Victoria’s gambling watchdog has demanded that gambling operator Tabcorp implement mandatory cashless payments when it comes to its electronic betting terminals (EBTs). According to Annette Kimmitt, CEO of the Victorian Gambling and Casino Control Commission (VGCCC), any machines that are more than five metres away from a given gambling establishment’s counter or that the staff cannot see due to obstruction will be subject to the cash payment ban.
As reported by The Guardian, instead of cash, vouchers will be what patrons will be able to use in order to gamble. As obtaining a voucher can only be done with ID Checks, this would make it impossible for clients to play without the staff confirming that they are old enough to gamble. At present, Tabcorp operates 1,800 EBTs across Victoria, and roughly 70% of this equipment will be affected.
The cash payment ban is the result of an investigation conducted by the VGCCC surrounding a series of gambling incidents involving a minor. The teen had allegedly been able to place bets with cash while playing Tabcorp-operated betting machines. In a case that led to Tabcorp facing 72 charges, the VGCCC accused the company of multiple instances of failure to prevent the victim from wagering. Tabcorp’s alleged actions are deemed to be in violation of the rules outlined in the Gambling Regulation Act 2003.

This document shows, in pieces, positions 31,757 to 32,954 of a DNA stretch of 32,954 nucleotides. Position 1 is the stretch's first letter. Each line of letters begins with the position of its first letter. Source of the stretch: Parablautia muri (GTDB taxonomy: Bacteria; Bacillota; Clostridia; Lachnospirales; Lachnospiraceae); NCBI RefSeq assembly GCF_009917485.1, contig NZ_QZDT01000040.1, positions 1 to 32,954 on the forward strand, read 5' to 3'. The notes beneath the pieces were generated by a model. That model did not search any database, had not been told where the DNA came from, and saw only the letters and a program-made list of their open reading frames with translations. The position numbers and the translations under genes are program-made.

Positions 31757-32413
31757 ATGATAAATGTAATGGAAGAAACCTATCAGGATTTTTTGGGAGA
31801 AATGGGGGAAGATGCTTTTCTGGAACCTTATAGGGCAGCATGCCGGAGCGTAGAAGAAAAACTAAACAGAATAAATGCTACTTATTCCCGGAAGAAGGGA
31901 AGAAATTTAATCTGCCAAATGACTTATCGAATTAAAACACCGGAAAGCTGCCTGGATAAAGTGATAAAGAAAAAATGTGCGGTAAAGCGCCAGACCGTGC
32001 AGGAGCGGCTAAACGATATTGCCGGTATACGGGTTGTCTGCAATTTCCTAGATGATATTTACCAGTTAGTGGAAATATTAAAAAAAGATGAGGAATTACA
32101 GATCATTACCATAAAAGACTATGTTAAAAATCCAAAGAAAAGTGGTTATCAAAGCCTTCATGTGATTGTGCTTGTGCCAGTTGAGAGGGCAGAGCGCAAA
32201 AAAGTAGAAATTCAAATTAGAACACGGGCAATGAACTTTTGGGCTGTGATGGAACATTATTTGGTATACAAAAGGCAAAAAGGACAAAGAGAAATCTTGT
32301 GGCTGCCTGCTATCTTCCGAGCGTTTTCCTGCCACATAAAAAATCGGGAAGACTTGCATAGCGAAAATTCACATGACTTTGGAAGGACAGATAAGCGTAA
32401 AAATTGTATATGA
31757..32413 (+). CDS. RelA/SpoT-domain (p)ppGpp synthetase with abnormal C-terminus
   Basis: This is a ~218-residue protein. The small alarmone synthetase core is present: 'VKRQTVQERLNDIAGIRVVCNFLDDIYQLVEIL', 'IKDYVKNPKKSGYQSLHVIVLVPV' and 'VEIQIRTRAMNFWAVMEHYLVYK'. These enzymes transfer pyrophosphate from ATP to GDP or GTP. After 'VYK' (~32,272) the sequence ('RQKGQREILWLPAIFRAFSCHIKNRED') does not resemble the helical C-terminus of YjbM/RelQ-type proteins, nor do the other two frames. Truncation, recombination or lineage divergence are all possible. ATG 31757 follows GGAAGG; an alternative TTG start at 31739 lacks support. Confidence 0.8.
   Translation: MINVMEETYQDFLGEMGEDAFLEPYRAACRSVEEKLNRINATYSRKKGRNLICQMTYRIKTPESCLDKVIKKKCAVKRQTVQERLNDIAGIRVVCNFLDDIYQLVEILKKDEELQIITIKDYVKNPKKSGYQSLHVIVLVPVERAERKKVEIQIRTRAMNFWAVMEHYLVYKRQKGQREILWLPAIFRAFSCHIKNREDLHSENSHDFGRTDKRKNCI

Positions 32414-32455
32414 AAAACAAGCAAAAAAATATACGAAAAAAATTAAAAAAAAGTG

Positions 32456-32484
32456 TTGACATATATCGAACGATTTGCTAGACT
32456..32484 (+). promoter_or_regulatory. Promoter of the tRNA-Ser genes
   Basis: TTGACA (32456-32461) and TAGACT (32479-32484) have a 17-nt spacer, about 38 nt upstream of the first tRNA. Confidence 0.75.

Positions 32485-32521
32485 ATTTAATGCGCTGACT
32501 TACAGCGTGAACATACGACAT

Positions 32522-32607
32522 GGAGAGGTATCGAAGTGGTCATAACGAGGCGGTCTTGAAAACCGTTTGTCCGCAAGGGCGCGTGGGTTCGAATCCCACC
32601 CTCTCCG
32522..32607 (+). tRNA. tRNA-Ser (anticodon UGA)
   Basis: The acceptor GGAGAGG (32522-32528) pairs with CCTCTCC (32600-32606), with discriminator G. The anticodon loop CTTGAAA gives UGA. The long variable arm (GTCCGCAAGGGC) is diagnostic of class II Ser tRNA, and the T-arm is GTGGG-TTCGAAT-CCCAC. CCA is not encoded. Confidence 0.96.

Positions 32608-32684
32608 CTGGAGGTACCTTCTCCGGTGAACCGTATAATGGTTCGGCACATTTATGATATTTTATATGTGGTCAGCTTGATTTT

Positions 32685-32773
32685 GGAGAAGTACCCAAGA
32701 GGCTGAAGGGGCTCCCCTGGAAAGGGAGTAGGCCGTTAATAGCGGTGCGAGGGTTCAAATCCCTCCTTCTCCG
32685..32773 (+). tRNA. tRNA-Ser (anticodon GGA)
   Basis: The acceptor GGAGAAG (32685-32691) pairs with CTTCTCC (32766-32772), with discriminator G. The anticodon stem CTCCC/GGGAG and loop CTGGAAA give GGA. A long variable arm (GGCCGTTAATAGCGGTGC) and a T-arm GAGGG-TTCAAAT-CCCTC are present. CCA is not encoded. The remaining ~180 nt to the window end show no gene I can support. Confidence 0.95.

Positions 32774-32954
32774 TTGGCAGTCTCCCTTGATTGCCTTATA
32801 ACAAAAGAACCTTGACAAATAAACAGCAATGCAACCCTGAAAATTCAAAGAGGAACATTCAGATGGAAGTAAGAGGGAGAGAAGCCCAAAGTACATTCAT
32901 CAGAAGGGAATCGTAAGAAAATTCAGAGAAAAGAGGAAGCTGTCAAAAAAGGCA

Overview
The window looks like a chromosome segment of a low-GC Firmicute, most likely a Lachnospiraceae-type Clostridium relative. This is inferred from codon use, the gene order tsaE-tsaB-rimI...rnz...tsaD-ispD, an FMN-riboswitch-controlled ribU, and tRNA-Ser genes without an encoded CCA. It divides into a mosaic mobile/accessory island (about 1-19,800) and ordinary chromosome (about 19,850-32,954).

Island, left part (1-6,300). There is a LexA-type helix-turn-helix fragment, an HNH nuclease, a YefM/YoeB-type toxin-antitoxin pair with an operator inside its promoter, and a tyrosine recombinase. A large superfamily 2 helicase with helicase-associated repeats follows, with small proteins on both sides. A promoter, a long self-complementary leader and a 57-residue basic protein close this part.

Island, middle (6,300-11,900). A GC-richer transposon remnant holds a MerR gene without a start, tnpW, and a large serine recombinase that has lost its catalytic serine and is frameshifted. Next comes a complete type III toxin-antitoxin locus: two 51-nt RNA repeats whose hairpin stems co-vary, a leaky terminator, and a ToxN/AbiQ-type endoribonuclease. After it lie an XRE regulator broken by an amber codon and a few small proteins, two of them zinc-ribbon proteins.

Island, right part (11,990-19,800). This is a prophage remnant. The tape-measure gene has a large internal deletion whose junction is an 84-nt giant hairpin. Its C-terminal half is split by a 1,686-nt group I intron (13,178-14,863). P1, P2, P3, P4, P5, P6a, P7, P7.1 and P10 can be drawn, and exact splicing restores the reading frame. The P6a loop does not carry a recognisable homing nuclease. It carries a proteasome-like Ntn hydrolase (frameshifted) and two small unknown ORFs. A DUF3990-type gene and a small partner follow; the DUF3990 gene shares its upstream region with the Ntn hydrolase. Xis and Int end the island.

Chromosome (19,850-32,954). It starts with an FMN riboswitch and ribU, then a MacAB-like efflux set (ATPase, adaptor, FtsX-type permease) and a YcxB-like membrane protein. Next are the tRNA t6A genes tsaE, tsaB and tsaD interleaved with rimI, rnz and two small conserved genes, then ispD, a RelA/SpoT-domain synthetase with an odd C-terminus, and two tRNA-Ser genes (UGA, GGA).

Tabcorp first faced charges in May 2023, when the company, along with Preston Hotel, had allegedly committed six breaches of Victorian gambling regulations by not stopping the victim from placing bets between May and September 2022. Four months later, Tabcorp was forced to answer for another 27 instances of gambling violations in 2022. The latest accusations, made this January, concern five breaches which occurred between September and October 2023.
The Minor Amassed Gambling Debts of $90,000
The situation has had dire consequences for the victim’s wellbeing and his family. His mother said that she had been forced to pay debts of $90,000 due to Tabcorp’s negligence. Moreover, the money that the teen, who had been only 16 at the time, had gambled, had been borrowed by sources that would eventually intimidate the family with threats. The victim’s mother also alleged that she had attempted to plead with the staff of the gambling establishments to not accept her son’s wagers, and that she had even shown employees a picture of him, yet the venues’ staff had continued to allow him to gamble without checking his ID.
In a statement issued to The Guardian, Kimmitt said that Tabcorp has until the end of January to comply with the watchdog’s orders and ensure that the vast majority of its machines will be unable to accept anything but vouchers as payments. Kimmitt deemed it “inexcusable” for the operator to have accepted the money of someone who was not old enough to gamble legally. She also emphasised on the importance and necessity of stricter measures that can keep children safe from problem gambling.
Kimmitt claimed that it is a casino’s employees that serve as “the first line of defence” when it comes to protecting children from gambling, and in addition to assisting in keeping minors safe, identity checks will also serve as a way to tackle money laundering. Should the Melbourne Magistrate court rule in VGCCC’s favour, Tabcorp will incur a fine of over $960,000.
Daniel Williams has started his writing career as a freelance author at a local paper media. After working there for a couple of years and writing on various topics, he found his interest for the gambling industry.